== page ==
The biggest uranium producer in the world, Kazakhstan has announced that its new Low Enriched Uranium Bank will be ready to receive its first cargo by September 2017, contributing to ensuring a steady supply of uranium to the global market and potentially disincentivizing the pursuit of enrichment programs in the region.

Bulletin of the Atomic Scientists' board members speak at a news conference in Washington, US, on January 26

It's two and half minutes to midnight, and yet this clock isn't ticking. The passing of time does not affect the figures displayed on this clock. Instead, the geopolitical outlook at a given moment changes its face. The doomsday clock flickers forwards and backwards, further from or closer to impending doom, depending not on the passage of time but on the status of humanity's agreement to avoid mutually assured destruction (MAD).

Since January 2017, it is at its closest to midnight, which basically represents Armageddon, since 1953, when it was set at two minutes to 12, the height of the Cold War. Current times are worrying, and while the clock had remained stable at three minutes to midnight since 2015, the election of climate change-denier and arms race-supporter Donald J. Trump for the position of POTUS, in tandem with the rise of nationalism in Europe and growing tensions between the West and well… the rest, has apparently drawn us closer to the end of the world. The fine gentlemen at the International Atomic Energy Agency (IAEA) have, nonetheless, one reason to rejoice.

On Tuesday, Kazakhstan and IAEA authorities announced that the Low-Enriched Uranium (LEU) Bank (LEUB) in the Ulba Metallurgical Plant (UMP) in eastern Kazakhstan, agreed upon between the two in 2015, and begun in August 2016, will be ready to receive its first load of LEU by September 2017.

The LEUB is a particular sort of bank. Its aim is to ensure a guaranteed supply of nuclear feedstock to IAEA member states for energy production in times when access to LEU in the international market becomes prohibitive or disrupted. At 90 tonnes of LEU, the bank will host enough reserves to power a large city for the better part of three years. Kazakhstan was also the only candidate, and therefore the winner, to receive and host the new LEUB. As the biggest producer of Uranium in the world, Kazakhstan will be the last place to ever run out of feedstock for nuclear power generation.

It is, however, counter-intuitive as a place to host the bank. If access to uranium is disrupted in the international market, it is likely that this will involve disruptions to the production of the commodity in Kazakhstan. Whatever reasons that could be behind future disruptions, such as war, for example, it is likely that this would also affect the integrity of LEUB.

At the same time, it is consistent with Kazakhstan's stand as the poster child for the fight to curb nuclear military proliferation worldwide. After all, the whole point of the LEUB is to allow member states to pursue nuclear power generation without the need for uranium enrichment facilities, the kind of facilities that make “the powers that be" very nervous.

LEU is a fundamental commodity in today's world. It is the basic ingredient for the production of nuclear fuel, and it is made through the enrichment of uranium to allow it to produce more energy, by increasing the ability of its atoms to heat up. The LEU stored at LEUB will be enriched at 4.95%, adapted to a common light water reactor but much below the level of enrichment necessary for weapons-grade uranium.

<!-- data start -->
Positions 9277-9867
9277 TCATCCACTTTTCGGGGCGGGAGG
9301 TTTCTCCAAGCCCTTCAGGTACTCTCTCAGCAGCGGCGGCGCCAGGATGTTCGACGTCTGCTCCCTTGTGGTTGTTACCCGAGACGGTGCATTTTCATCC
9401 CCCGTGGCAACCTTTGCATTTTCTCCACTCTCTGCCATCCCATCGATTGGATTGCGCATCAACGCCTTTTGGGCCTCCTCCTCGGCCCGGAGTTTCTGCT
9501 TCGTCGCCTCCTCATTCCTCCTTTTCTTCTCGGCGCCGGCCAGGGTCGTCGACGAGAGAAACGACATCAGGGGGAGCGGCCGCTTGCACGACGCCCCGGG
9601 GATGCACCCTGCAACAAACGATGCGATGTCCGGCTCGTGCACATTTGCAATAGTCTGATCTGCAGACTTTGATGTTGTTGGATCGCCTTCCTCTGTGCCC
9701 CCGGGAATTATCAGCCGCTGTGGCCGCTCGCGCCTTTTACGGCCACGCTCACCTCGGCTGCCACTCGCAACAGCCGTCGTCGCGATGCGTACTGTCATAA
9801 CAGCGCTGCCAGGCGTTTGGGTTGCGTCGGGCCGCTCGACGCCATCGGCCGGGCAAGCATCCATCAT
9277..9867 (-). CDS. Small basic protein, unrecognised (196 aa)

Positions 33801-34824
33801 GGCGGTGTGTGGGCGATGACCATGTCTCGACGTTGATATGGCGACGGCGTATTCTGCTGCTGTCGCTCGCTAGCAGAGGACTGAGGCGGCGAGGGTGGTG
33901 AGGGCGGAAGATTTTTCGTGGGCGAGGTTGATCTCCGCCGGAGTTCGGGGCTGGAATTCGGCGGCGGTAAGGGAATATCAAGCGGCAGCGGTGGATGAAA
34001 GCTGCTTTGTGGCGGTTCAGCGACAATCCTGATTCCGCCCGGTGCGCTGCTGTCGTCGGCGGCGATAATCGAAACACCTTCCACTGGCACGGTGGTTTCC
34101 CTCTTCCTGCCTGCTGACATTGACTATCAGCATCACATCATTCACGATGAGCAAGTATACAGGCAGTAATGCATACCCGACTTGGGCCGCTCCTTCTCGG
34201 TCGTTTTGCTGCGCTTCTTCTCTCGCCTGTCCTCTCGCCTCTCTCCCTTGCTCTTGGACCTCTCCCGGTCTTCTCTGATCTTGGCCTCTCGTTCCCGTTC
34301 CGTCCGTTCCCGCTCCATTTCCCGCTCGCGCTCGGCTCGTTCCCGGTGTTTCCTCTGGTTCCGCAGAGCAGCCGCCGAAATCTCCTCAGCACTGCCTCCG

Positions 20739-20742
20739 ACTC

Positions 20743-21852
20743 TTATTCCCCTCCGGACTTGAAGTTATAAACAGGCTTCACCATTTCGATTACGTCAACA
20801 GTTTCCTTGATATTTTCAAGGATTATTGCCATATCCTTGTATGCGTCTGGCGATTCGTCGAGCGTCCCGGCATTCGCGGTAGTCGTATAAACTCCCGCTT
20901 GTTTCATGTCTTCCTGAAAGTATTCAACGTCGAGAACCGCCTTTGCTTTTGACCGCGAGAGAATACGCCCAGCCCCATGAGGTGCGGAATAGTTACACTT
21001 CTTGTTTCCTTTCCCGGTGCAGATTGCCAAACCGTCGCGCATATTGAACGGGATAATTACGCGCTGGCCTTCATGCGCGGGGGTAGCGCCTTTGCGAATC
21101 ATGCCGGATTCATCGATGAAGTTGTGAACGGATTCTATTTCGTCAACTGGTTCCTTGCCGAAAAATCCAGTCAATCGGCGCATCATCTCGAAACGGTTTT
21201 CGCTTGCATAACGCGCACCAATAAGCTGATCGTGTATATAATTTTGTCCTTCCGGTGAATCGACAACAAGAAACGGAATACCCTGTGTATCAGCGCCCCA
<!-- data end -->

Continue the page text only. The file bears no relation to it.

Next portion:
Kazakhstan's forward-looking attitude and support for international cooperation regarding nuclear power security and nuclear weapons non-proliferation is however, not new.

For all the fuss about a nuclear arms race and the fears about military uses for nuclear power generation programs, the great elephant in the room in the case of Iran, there are actually fewer nations with nuclear military capabilities than in the past. Several nations have, over time, decided to voluntarily destroy their nuclear arsenal or abandon their nuclear military programs, including South Africa, Belarus, and Ukraine.

One of the first to do so was Kazakhstan. The center for nuclear testing and research within the Soviet Union and home to the world's worst radiation hotspot, the Semipalatinsk Test Centre, Kazakhstan was left with one of the biggest nuclear arsenals in the world, counted at 1,400 nuclear warheads in 1991, when the Soviet Union collapsed. The cost of maintaining the arsenal was, however, so high that the government decided to dismantle it. The last warhead was destroyed in 2005.

Since its independence, the country has been one of the biggest promoters of nuclear security in the world. In December 7 2015, in a historic move, the United Nations General Council adopted the Universal Declaration on the Achievement of a Nuclear-Weapon-Free World, proposed by none other than Kazakhstan.

Now, the hosting of the new LEUB represents a step forward for Kazakhstan's role as a promoter of energy security worldwide. This storage infrastructure will join the International Uranium Enrichment Center, a similar facility in the Russian town of Angarsk, also operated by IAEA, and another bank in the US.

While Kazakhstan will bear the costs of maintaining the facility, the project is part of an international effort that counts on the sponsorship of the US, the EU, Norway, Kuwait, the UAE, and the Nuclear Threat Initiative.

With production standing at 23,800 tonnes in 2015, Kazakhstani uranium comprised nearly 40% of the world's production. Since March 2015, a glut in the global supply of uranium has since led prices to collapse by over 50%. In reaction to this, Kazakhstan decided to cut its production of uranium ore by 10%, which represents 3% of global production. The prices have since rebounded by over 20%. Peculiarly, since 1999 there has been no active nuclear reactor in Kazakhstan.